The 41st Martha’s Vineyard Striped Bass and Bluefish Derby will be held in Edgartown again this year, according to a release issued by the derby committee this week. And for the second year, the derby will not award prizes for the catching of striped bass.
The news release said: “Although local populations of striped bass were up in 1985, particularly school fish in the 20-to 30-inch range, the East Coast populations are still seriously depleted and need further protection.
There are few possessions that last 50 years on the Vineyard waterfront. A wooden boat may last only 10 years unless the owner takes good care of it. A fishing reel will fail in a few years if exposed to hard use and poor care, and a fishing rod may last a little longer.
In a sudden and dramatic shift of position, the Martha’s Vineyard Striped Bass and Bluefish Derby dropped the threatened striper out of the fall tournament.
The announcement came yesterday in a formal statement released by the derby committee chairman Ed Jerome and puts to rest a running controversy that has plagued the derby for at least the last two years.
The decision to remove the striped bass from the derby comes after months of heated debate within the derby committee. The decision also follows a recent public letter from Leo P.
The striped bass, valued not only as a premier game fish but also as a commercial catch, is the subject of a three year, multi-million-dollar study by several federal agencies because of its apparently dwindling population.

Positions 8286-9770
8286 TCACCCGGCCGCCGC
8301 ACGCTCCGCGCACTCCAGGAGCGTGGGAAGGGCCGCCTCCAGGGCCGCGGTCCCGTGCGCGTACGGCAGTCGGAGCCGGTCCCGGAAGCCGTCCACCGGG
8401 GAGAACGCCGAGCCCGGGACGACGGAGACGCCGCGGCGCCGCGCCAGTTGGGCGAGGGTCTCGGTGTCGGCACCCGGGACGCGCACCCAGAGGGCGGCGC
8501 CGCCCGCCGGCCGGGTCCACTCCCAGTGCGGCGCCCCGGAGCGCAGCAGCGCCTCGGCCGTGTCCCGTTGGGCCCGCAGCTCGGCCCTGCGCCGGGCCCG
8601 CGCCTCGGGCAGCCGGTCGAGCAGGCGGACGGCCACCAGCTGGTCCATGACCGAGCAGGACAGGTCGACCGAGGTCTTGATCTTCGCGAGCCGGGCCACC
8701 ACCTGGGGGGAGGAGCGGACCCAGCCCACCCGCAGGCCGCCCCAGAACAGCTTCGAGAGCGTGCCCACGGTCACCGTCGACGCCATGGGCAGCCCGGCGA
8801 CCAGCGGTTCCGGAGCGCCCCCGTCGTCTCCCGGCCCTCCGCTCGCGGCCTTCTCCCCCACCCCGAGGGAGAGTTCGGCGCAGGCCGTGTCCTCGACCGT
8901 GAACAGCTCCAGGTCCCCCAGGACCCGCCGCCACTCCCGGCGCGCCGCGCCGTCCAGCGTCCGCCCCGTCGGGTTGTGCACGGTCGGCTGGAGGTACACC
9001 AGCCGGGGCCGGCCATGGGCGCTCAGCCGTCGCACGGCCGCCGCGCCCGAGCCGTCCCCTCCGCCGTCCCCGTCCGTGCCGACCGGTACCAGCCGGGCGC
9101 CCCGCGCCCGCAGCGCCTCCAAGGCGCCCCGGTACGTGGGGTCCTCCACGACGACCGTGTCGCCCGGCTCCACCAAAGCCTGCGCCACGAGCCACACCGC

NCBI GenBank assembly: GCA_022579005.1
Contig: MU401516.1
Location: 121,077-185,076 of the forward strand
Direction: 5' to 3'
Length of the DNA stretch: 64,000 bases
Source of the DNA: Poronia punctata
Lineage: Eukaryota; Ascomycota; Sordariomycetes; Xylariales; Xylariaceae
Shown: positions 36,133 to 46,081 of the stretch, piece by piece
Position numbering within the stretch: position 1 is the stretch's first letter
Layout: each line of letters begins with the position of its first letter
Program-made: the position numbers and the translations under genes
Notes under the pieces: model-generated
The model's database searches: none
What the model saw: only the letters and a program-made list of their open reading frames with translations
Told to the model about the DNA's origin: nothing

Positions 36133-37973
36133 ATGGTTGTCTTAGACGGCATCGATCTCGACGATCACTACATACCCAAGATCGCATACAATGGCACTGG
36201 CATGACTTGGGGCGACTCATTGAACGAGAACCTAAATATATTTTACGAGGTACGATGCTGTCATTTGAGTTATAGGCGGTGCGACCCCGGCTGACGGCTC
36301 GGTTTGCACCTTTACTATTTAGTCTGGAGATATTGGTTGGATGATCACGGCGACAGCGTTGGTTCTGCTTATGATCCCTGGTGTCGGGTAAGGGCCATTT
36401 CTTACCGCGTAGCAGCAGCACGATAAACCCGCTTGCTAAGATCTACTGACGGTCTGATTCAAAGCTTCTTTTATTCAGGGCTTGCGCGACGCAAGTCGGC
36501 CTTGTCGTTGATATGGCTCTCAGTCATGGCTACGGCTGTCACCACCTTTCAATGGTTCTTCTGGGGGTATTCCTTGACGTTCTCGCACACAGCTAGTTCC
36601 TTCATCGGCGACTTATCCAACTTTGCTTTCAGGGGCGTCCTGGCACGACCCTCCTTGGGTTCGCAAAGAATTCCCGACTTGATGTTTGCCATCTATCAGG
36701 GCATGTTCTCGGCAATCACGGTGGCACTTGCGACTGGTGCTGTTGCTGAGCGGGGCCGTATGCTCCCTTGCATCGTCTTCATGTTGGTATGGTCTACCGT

The study is called a major undertaking by the officials of the U.S. Fish and Wildlife Service and the National Marine Fisheries Service — the agencies directing a broad reaching survey of the striped bass.
Surfcasters were the stars for this 33rd year of the Martha's Vineyard Striped Bass and Bluefish Derby. The stripers were huge, and there were more big ones than anyone expected. In the pages of the daily derby records are entered 20 striped bass weighing more than 40 pounds each, and winning daily prizes. Seven of those fish weighed more than 50 pounds. In most past derbys, a 50-pound bass would be an easy winner. This year, a 52-pounder didn't finish in the top three. It is a derby of striper surprises.
The 27th Vineyard Derby is turning into a family fishing outing with the Tiltons and the Hancocks leading the way. Jean Hancock and her husband, Herb, still lead the boat bluefish division, topped by her record 23 lb. 4 1/2 oz. blue and Judy Tilton nearly knocked her husband out of the second spot in the resident shore bass category as she weighed in a 44 lb. 13 oz. striper, just 5 oz.
Tuesday, and continue through Oct. 15. Striped bass and bluefish are the game fish to be sought, and for which prizes are given. The derby, often called the outstanding one of its kind on the Atlantic Coast, is also the oldest, in terms of continuous operation.
The derby is known from coast to coast, and close to 2,000 entrants from 22 states attended a year ago.